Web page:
Rep. Carter, Chatham County Sheriff talk mental health solutions
CHATHAM CO., GA (WTOC) - Savannah's U.S. Representative Buddy Carter toured the Chatham County Jail Wednesday afternoon with Sheriff John Wilcher.
The pair is looking for ways to tackle mental health issues within the jail to spend tax dollars wisely and keep everyone safe. The Chatham County Detention Center has become one of the largest mental health facilities in the county. Rep. Carter and Sheriff Wilcher said that doesn't improve public safety and creates a huge burden for law enforcement.
"We're doing a disservice to those who are mentally ill who we are throwing in our jails," said Rep. Carter. "That's not where they need to be."
Sheriff Wilcher said officers regularly deal with inmates with mental health issues. Of almost 1,800 inmates in the jail, about 350 are prescribed psychotropic drugs. Wilcher said about 115 of those 350 need more intense mental health care.
"We need a facility in this county that we can take people to and offer them medications if they're arrested on misdemeanor charges," the sheriff said. "They (officers) arrested a girl Saturday, Sunday, Monday and Tuesday for criminal trespassing. She's a mental health person. We let her out of jail. She goes back to the house because she thinks she owns it."
Wilcher said that kind of reoccurring crime costs taxpayers.
"If I keep her in my jail, it costs you the taxpayers $70 a day," Wilcher said. "It's going to be 30 days before she goes to court. That's $2,100."
Rep. Carter made an April visit to the jail to discuss mental health, but Wednesday was the first time he, along with State Sen. Lester Jackson and Chatham County Commissioner Helen Stone, saw a video of an inmate attacking an officer inside of the jail.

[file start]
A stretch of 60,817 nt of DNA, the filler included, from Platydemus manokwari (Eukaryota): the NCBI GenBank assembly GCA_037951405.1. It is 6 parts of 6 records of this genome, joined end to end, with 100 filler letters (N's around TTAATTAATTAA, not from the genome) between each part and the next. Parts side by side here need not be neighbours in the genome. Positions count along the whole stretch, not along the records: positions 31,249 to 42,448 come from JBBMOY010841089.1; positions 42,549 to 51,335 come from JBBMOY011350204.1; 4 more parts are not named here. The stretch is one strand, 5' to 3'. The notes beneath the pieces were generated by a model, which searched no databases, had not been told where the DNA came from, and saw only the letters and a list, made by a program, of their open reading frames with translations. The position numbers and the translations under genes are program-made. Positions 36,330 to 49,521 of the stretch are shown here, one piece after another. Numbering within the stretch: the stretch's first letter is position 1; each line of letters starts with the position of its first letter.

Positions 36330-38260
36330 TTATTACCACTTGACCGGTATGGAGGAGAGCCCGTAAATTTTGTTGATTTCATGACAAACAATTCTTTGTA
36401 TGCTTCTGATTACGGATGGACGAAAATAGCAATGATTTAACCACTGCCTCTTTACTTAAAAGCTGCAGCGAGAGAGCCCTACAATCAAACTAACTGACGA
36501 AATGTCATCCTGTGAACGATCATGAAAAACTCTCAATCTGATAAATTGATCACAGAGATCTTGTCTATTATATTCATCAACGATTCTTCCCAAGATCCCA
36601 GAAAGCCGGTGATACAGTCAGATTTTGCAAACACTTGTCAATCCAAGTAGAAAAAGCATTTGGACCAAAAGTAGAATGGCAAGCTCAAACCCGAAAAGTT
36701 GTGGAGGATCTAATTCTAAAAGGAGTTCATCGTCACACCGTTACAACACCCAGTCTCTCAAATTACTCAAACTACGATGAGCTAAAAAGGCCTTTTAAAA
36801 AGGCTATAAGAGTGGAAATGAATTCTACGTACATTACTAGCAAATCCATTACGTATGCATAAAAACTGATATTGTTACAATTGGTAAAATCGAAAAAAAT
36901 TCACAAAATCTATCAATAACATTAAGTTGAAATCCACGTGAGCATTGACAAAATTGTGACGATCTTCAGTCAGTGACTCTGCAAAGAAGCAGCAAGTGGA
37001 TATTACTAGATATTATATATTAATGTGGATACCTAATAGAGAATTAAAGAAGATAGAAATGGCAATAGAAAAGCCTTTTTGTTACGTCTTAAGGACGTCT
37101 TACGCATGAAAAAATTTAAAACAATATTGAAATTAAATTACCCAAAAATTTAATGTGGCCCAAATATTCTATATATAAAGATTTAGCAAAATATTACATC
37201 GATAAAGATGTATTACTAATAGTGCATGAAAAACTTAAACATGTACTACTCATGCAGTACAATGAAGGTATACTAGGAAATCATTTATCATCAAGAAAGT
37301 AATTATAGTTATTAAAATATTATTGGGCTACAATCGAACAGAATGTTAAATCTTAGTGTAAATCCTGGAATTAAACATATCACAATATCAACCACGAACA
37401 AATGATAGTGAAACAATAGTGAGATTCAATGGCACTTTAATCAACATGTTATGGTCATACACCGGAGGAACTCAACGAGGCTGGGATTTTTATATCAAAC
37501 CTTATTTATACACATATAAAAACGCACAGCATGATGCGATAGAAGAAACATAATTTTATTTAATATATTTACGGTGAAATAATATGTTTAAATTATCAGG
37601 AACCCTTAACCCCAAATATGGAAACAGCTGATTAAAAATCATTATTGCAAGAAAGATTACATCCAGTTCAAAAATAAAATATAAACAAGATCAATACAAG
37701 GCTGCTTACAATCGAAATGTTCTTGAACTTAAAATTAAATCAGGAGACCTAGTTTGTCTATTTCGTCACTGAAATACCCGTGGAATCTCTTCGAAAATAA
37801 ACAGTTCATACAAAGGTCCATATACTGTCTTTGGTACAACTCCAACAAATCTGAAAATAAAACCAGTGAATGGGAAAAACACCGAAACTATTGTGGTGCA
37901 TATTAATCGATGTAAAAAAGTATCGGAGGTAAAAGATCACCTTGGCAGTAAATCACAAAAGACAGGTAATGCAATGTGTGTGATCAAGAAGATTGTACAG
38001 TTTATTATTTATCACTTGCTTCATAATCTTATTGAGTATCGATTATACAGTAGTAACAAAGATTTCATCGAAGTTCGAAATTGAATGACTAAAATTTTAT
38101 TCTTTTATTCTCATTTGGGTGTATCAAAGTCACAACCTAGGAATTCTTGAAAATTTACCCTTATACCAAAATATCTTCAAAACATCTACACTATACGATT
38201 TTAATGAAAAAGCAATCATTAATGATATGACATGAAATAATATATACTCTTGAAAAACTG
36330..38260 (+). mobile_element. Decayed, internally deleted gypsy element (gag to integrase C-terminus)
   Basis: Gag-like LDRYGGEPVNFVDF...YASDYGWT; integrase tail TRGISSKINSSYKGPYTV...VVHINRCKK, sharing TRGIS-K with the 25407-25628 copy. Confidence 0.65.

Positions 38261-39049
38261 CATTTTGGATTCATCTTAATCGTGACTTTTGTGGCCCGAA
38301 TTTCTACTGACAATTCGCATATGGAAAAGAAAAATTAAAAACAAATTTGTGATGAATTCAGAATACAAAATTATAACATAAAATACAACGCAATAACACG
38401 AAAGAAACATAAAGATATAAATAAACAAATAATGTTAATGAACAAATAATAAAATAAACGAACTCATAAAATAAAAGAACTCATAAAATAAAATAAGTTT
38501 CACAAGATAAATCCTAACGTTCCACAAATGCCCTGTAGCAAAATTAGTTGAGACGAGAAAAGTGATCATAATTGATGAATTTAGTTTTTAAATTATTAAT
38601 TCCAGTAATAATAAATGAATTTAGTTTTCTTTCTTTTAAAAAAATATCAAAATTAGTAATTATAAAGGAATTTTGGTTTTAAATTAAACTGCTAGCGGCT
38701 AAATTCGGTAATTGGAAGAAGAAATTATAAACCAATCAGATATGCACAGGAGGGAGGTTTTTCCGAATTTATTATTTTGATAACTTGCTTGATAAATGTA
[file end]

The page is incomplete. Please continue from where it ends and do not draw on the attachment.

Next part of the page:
"I'm concerned about their safety," said Rep. Carter. "After witnessing some of the videos that we saw today, they're in danger, and you know, any time that you have someone who is a danger to themselves or to others, then you have a situation that you have to deal with. We need to be smarter about this."
Sheriff Wilcher says finding another place for treatment has proven to be costly, time-consuming, and difficult, but Rep. Carter said the video only emphasizes the need for investment in a different kind of facility.
"If we would simply invest in diversion centers, simply invest in more mental health services, all of this will pay dividends to us in the future if we could simply do that," Carter said. "This is something that we've got to come to grips with because we are not doing a service to these inmates, to these patients, and we're not doing a service to society by just throwing them in jail and forgetting about them."
By providing better health care to those behind bars, the group hopes to improve safety for those working inside and those living outside. Budgets are tight and inmate care isn't always popular with voters, but Sen. Jackson said the possibility of increased safety may make people more apt to accept the need for change.
"I think taxpayers want to be protected, want to have a sense of protection in their homes and when they leave their homes, and this is an investment for protection of our community," Jackson said.
Jackson and Carter making those changes starts with federal and state lawmakers finding ways to support them, both monetarily and legislatively.
"(Making) small changes in the law, we get more money brought down to give better medical access, not only to the patients, but it'll also protect the officers," Jackson said. "In the long run, it protects the entire citizens because we get less people, less violent people, on our streets."
According to the National Alliance on Mental Illness (NAMI), more than two million people with a serious mental illness are booked into jail each year, but half get no treatment in jail. NAMI reports housing an inmate with mental illness in jail costs $31,000 annually, while community mental health services cost about $10,000.
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